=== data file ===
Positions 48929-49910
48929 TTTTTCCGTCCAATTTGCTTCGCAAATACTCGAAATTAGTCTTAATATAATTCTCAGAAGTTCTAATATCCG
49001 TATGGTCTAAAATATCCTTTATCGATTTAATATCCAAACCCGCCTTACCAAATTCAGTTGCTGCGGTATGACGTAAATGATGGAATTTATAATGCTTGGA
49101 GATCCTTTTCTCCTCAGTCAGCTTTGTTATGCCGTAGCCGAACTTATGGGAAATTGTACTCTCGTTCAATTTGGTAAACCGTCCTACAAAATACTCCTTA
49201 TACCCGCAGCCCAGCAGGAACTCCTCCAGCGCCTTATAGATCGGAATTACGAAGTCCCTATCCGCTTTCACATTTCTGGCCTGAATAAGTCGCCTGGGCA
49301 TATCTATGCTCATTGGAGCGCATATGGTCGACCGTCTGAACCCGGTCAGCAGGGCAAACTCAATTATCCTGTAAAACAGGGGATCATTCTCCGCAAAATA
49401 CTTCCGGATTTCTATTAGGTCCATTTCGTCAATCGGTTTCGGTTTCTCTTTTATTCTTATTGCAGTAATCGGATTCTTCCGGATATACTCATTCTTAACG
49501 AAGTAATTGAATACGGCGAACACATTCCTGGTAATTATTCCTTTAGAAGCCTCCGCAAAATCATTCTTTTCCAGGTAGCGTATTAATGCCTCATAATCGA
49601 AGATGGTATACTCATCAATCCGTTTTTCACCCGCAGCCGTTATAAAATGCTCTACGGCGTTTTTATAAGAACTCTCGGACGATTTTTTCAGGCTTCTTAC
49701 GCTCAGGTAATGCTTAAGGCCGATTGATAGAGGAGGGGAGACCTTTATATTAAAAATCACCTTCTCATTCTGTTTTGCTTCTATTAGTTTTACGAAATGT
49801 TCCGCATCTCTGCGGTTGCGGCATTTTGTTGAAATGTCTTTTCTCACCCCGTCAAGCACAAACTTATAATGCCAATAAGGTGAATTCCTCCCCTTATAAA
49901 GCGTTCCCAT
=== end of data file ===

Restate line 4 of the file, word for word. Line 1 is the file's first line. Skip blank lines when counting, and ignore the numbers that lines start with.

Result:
49101 GATCCTTTTCTCCTCAGTCAGCTTTGTTATGCCGTAGCCGAACTTATGGGAAATTGTACTCTCGTTCAATTTGGTAAACCGTCCTACAAAATACTCCTTA